GALLOWAY TOWNSHIP - One side effect of the Internet age may be the proclivity of some to try repairing their home dishwashers, dryers and microwaves with online video instructions.
The result can be a pile of parts - and a subsequent call to a qualified home appliance repairman.
"I find more people try to attempt it themselves now than back then. I think it's because of YouTube," said Ron Spinelli, 45, owner of C and R Appliance of Galloway Inc. "You can watch it all you want on YouTube, but some things you're not going to get."
The business of repairing home appliances has seen a dramatic shift over the years as they have evolved into a modern blend of computers and electronics.
More repairs these days involve those functions rather than the mechanical side - sometimes called the grease part of the industry.
"I see more electrical problems than mechanical now. Washers, most of them don't have belts anymore. They're more energy efficient, use less water," said Spinelli, of Smithville, who runs the business with his partner, Melissa Bates. The couple has two children.
Spinelli, a 1986 graduate of Ocean City High School who has been repairing appliances since the 1980s, said the change in appliances has also caused him to evolve - to keep up with an ever-changing technology in appliances from refrigerators to washing machines.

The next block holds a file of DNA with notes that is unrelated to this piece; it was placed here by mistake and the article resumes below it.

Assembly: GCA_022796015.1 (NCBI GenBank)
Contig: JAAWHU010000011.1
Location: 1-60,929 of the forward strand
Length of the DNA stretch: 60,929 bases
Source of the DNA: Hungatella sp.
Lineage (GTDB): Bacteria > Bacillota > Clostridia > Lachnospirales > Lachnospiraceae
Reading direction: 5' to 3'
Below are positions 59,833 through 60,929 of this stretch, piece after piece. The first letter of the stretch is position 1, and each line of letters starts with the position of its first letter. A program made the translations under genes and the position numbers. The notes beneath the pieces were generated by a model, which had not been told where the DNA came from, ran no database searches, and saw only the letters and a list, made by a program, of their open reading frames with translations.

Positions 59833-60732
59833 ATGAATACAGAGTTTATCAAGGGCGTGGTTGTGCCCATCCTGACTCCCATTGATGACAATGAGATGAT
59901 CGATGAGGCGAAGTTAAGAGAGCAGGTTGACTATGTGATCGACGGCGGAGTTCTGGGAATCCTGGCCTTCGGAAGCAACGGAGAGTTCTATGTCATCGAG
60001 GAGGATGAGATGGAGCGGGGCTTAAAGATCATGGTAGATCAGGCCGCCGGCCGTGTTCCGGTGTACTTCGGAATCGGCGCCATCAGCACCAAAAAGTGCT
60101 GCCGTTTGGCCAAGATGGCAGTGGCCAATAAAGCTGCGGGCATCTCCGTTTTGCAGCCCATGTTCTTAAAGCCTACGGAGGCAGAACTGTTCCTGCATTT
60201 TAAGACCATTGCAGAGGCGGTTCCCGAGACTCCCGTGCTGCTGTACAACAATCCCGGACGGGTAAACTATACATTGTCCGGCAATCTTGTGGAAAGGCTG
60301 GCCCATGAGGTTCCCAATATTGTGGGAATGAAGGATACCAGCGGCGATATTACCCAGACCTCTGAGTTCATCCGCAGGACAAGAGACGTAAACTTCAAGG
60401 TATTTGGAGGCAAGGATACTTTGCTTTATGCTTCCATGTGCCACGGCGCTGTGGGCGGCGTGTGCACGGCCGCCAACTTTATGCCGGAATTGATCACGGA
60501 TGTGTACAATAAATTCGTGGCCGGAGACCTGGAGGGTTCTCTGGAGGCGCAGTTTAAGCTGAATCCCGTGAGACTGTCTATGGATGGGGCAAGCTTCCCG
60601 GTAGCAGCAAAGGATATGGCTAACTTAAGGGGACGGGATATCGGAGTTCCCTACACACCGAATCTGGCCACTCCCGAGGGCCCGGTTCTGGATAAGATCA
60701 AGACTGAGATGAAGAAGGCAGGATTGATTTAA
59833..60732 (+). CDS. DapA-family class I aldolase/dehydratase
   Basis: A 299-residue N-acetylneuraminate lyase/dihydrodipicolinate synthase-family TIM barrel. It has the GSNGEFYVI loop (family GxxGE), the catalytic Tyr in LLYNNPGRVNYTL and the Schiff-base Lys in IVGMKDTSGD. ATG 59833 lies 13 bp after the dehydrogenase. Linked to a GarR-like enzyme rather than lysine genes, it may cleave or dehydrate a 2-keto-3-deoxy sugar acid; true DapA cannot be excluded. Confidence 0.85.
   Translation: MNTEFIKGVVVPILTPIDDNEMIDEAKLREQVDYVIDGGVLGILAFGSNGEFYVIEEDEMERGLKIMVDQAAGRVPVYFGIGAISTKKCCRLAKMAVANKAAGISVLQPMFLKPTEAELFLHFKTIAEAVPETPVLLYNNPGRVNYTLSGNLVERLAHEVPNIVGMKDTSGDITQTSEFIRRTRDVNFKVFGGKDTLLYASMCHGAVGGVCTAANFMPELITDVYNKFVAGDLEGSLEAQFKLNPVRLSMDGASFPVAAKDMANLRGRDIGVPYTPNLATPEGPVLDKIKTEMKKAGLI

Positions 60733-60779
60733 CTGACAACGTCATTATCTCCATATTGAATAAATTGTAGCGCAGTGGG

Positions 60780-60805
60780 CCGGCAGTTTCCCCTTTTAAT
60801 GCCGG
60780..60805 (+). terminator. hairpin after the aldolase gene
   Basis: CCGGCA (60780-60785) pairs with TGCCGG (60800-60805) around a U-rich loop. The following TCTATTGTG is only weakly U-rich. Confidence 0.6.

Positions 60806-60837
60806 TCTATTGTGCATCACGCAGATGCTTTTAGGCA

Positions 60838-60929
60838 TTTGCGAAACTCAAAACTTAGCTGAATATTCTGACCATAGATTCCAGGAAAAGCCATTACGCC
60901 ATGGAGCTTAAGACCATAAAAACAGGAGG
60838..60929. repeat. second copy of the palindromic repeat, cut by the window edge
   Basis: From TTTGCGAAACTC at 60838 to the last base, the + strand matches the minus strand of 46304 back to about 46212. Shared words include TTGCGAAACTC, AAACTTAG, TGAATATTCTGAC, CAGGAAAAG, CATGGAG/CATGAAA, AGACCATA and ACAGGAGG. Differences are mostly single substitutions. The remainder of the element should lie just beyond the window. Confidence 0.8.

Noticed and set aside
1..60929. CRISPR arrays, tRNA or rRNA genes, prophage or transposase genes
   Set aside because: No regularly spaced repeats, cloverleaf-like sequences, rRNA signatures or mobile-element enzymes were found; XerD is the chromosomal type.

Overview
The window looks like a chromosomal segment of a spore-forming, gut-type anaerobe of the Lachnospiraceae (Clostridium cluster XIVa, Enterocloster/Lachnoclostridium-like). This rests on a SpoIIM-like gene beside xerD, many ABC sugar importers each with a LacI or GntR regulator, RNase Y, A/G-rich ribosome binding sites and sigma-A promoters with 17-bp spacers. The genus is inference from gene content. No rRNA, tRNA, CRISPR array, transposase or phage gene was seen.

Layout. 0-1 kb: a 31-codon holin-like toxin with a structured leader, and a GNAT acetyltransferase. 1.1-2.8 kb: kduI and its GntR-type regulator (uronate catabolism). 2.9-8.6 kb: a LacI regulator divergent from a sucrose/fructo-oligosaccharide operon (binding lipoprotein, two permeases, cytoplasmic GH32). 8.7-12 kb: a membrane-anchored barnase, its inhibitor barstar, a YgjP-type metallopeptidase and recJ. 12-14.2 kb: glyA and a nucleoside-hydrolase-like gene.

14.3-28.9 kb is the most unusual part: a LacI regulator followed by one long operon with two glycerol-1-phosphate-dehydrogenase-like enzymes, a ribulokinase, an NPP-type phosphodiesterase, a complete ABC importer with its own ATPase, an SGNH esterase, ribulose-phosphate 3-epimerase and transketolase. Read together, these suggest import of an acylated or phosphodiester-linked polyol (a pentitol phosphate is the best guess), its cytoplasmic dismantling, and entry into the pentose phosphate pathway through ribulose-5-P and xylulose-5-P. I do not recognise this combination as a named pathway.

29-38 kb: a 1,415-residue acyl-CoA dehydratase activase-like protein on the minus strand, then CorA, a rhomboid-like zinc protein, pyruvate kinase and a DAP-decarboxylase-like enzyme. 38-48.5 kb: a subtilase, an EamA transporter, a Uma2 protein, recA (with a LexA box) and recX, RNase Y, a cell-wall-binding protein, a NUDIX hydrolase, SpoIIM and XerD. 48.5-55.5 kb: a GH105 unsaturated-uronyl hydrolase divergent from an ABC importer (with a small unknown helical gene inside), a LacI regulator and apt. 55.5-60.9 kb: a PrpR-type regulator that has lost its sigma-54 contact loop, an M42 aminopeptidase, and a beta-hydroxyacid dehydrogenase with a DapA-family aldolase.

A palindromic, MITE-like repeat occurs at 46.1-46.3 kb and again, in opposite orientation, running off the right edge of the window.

To diversify his business, Spinelli has a mix of clients.
These include individuals who call him for repairs, real estate agencies or rental properties who need a tenant's machine fixed, factory service for Frigidaire and extended warranty work for some companies.
As any homeowner may know, one of the challenges of having a broken appliance is deciding whether it is more cost-effective to have it repaired or to buy a new machine.
In that role, Spinelli said, he plays the role of adviser.
"If things aren't worth it, I'll be the first person to say, don't waste you money or your time - get a new machine," he said.
The appliance repair industry employs nearly 73,000 people in the U.S., with the majority being owner-operated businesses, according to research firm IBISWorld.
In a down economy, Spinelli said, warranty work helps to serve as a buffer. Also, people may be more inclined to have something repaired than to have it replaced.
Other challenges include the increasing prices of parts he buys to repair the machines.
"Right now you have to do more jobs to make a profit than when I started, that's for sure," he said. "With the price of the parts, they used to be so much cheaper. It's very competitive out there."
Contact Brian Ianieri:
C and R Appliance of Galloway Inc.
Location: Trotters Lane, Smithville
Owners: Ron Spinelli and Melissa Bates, of Galloway Township